The tete-a-tete continued in the top of the fourth, when a leadoff walk to Delfino and a first-pitch double off the left field wall by Krist -- the school-record-extending 65th of his career -- put men at second and third with no outs. Knapp, though, swung and missed on a 90 mph heater from Cardinal starter Stephen Piscotty. A groundout to second by Matthews plated Delfino, but a first-pitch slow chopper to third by Bunting ended the rally, as the Cardinal plated an insurance run in the bottom of the frame with a 1-0 solo homer by Gaffney.
Piscotty retired 12 of the next 13 hitters before being relieved by Sahil Bloom, who tossed 2.0 innings of one-hit shutout ball.
In the top of the eighth, sophomore second baseman Mike Reuvekamp -- who came in on a 7-for-15 hot streak over his last four games with seven runs scored and a .556 on-base percentage - appeared to get on base with a hit-by-pitch, but, after he pulled back a bunt and took a dose in the left shoulder, home plate umpire Tim Vessey ruled that Reuvekamp did not make an effort to get out of the way of the pitch, calling a strike. Instead of two men on and no outs thanks to a leadoff single by Oh, Reuvekamp grounded into a fielder's choice to erase Oh and put a man on first with one out, fundamentally altering the inning, which ended with a flyout from Renda and a pop out by Delfino after a wild pitch allowed Reuvekamp to reach second.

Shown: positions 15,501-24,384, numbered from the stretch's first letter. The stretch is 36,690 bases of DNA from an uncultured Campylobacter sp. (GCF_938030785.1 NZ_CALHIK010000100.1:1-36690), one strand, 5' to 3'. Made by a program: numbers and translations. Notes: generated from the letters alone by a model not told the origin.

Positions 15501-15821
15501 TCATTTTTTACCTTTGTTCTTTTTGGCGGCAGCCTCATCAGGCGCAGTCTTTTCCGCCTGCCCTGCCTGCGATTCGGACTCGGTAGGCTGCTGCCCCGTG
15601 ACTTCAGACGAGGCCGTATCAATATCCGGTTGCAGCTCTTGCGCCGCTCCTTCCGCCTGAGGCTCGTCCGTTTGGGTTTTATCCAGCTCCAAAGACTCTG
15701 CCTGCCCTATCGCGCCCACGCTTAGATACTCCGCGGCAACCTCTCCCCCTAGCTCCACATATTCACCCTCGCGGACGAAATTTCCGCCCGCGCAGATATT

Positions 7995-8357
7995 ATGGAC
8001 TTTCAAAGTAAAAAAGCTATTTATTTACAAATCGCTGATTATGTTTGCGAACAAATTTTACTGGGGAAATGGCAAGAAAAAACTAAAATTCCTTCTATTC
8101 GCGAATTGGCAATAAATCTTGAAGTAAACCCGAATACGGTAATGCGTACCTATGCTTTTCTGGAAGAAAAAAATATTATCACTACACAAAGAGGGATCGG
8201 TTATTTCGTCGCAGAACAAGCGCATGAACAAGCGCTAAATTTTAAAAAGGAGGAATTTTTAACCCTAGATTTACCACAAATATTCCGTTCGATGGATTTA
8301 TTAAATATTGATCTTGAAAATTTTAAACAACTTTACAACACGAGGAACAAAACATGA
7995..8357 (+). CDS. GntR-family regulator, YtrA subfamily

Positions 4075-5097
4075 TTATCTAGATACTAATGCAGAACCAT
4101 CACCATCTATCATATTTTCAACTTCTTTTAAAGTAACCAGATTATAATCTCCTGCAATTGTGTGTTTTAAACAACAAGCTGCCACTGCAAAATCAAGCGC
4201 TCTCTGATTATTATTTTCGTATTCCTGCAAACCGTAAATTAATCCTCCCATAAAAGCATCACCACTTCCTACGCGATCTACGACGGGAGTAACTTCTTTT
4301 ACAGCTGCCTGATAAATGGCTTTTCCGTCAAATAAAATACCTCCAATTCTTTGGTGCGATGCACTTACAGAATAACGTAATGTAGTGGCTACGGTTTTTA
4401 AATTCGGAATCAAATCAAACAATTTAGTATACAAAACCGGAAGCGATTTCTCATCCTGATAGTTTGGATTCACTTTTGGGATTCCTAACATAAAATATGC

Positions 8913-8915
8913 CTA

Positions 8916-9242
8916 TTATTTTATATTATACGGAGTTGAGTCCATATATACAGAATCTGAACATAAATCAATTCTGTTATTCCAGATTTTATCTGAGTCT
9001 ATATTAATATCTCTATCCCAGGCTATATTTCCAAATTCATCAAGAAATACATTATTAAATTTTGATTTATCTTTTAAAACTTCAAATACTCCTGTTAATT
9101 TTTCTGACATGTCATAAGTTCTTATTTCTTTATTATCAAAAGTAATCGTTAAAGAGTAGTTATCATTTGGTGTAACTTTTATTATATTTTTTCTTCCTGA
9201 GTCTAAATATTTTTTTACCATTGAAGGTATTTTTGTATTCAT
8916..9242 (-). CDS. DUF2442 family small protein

"I said, 'Hey, he's squaring to bunt, so the intention is not to [get hit],' but [Vessey] said he was over the plate, so that's pretty unusual. To be quite honest, all we were hoping was that Renda and Delfino got up with one runner on base to give us a chance to roll the inning even further. We almost hit into the worst-case scenario, which was a double play, but [Reuvekamp] beat it out. We kind of got what we wanted, which was Tony and Delfino with a runner on to see if we could maybe pop one or hit a double or do something to keep that inning going."
Krist made his best bid to make things interesting in the top of the ninth, hammering a 3-2 fastball deep to left and 50 feet over the wall, but the drive curved foul by just a few feet at the last minute, and Krist wound up striking out swinging at ball four. Knapp and Matthews then popped out to end the game and the season.
"That got our hearts in our throats a little bit," Esquer said. "You kind of wish that thing would have stayed fair, but it didn't."